Comcast’s cable Internet service on the East Coast was hit with problems late Sunday that left many users unable to access the Internet. Complaints began to surface on Twitter late yesterday evening and appeared to be relegated to subscribers in Boston, Washington, DC, and the surrounding areas. “Our engineers are working very aggressively to fix the problem,” said Doreen Vigue, a Boston-based spokeswoman for Comcast. She said she didn’t have any specific information about the cause of the fault or the cities affected beyond Boston. The issue seemed to revolve around Comcast’s DNS servers, which are what handle the conversion between IP addresses and their actual internet domain names. Several Comcast customers said on Twitter that they were able to restore their internet access by switching out the entries on their computers for Comcast’s DNS servers with those of the DNS servers provided by Google or OpenDNS.
Comcast spokesman Charlie Douglas told CNET through e-mail that last night Comcast engineers identified a server issue that affected Internet service for customers primarily in the Boston and D.C./Beltway areas. Though the outage focused on Boston and Washington, D.C., a Comcast customer service technician reportedly told NBC News that there were “significant Internet outages” in Connecticut, Maryland, Virginia, Massachusetts, New York, and New Hampshire.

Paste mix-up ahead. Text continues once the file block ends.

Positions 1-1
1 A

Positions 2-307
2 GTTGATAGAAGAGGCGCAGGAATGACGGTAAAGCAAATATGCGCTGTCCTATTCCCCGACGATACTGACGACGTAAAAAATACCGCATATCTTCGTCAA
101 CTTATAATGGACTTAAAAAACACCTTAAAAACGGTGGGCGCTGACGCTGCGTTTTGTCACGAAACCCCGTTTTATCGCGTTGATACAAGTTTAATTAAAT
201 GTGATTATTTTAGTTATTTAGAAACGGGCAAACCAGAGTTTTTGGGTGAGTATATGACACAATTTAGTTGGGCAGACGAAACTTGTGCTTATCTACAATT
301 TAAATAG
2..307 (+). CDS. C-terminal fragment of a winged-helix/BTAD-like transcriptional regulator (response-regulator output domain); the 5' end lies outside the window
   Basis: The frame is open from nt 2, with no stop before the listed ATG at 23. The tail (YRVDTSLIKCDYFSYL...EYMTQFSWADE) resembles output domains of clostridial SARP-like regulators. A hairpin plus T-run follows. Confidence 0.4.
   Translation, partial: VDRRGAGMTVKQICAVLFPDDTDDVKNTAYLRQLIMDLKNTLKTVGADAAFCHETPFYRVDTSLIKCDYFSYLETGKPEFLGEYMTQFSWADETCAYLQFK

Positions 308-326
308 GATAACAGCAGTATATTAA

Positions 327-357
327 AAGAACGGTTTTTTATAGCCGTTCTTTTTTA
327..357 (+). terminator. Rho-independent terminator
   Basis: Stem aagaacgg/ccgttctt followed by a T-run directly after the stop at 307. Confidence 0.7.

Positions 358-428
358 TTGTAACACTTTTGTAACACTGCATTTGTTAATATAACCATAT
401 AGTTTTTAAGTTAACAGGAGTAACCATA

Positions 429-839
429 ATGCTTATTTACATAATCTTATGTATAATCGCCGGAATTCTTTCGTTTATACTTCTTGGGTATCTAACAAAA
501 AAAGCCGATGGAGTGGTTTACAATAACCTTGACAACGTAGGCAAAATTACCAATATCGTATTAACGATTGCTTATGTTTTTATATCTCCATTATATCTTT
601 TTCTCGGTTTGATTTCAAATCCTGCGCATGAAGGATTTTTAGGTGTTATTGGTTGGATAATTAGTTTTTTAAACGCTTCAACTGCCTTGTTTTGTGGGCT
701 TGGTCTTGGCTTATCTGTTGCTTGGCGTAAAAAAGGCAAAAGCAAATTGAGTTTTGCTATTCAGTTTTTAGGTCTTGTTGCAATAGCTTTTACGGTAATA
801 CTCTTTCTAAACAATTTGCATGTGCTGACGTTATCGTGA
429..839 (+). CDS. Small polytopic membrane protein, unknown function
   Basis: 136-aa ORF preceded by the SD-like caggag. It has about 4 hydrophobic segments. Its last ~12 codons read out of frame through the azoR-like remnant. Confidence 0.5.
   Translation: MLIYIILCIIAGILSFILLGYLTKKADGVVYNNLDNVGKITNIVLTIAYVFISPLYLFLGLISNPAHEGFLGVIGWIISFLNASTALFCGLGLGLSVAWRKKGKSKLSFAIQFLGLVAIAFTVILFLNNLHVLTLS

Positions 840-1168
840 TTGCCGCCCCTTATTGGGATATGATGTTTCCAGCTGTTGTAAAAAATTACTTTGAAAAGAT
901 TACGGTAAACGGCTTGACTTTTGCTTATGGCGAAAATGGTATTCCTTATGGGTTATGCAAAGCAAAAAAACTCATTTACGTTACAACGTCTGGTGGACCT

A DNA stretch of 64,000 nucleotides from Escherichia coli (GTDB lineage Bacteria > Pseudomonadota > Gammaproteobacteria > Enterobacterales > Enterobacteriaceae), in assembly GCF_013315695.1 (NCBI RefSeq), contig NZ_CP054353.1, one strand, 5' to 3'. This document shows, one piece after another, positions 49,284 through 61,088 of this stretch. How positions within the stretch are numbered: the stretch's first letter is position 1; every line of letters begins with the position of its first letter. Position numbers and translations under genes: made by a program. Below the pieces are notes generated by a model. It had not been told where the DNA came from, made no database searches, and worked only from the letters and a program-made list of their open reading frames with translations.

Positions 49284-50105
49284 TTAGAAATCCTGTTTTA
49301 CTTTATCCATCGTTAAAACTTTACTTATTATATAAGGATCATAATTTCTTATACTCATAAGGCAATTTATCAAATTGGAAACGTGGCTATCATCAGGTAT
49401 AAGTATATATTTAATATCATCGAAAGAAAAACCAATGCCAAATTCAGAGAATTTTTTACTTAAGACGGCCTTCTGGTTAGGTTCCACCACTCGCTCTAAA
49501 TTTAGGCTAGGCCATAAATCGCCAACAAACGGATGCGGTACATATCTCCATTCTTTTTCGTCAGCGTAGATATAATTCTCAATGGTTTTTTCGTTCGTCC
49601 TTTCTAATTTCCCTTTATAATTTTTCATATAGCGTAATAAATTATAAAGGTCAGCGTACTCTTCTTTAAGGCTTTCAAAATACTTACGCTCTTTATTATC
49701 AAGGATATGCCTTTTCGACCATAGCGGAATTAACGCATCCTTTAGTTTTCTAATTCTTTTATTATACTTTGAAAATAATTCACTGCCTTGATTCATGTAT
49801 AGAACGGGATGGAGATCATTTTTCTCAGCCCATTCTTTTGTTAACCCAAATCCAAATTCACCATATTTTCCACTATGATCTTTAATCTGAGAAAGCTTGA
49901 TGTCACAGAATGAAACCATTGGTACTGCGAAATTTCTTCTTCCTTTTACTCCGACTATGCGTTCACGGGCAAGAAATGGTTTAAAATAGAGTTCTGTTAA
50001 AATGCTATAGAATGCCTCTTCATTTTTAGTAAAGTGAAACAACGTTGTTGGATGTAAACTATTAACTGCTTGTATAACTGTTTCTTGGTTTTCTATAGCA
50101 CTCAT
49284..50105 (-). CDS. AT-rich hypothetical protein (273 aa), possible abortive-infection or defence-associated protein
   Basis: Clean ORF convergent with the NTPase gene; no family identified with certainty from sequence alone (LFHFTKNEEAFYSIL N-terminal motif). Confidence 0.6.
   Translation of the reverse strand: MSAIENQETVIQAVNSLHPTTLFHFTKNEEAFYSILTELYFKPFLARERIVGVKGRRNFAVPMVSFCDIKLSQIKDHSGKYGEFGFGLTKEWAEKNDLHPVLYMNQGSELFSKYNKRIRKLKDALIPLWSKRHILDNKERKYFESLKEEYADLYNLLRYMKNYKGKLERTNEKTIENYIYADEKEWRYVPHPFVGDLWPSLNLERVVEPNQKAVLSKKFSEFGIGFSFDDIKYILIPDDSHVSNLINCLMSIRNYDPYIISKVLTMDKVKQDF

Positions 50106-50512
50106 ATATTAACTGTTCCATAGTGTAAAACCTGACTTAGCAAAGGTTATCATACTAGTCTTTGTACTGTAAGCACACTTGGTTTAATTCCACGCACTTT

Comcast announced that it had fixed the problem shortly after midnight and just in time for the official start of Cyber Monday, the Internet’s version of Black Friday. It’s not clear how many customers were affected by the outage or what the exact cause was, but neither cable television nor phone service appear to have been impacted. Though Comcast is reporting that the problem has been resolved, some Twitter users are saying their Internet connections remain down. Douglas advises that customers still without access should reboot or power down and power up their cable modems, echoing the instructions from Comcast support reps.
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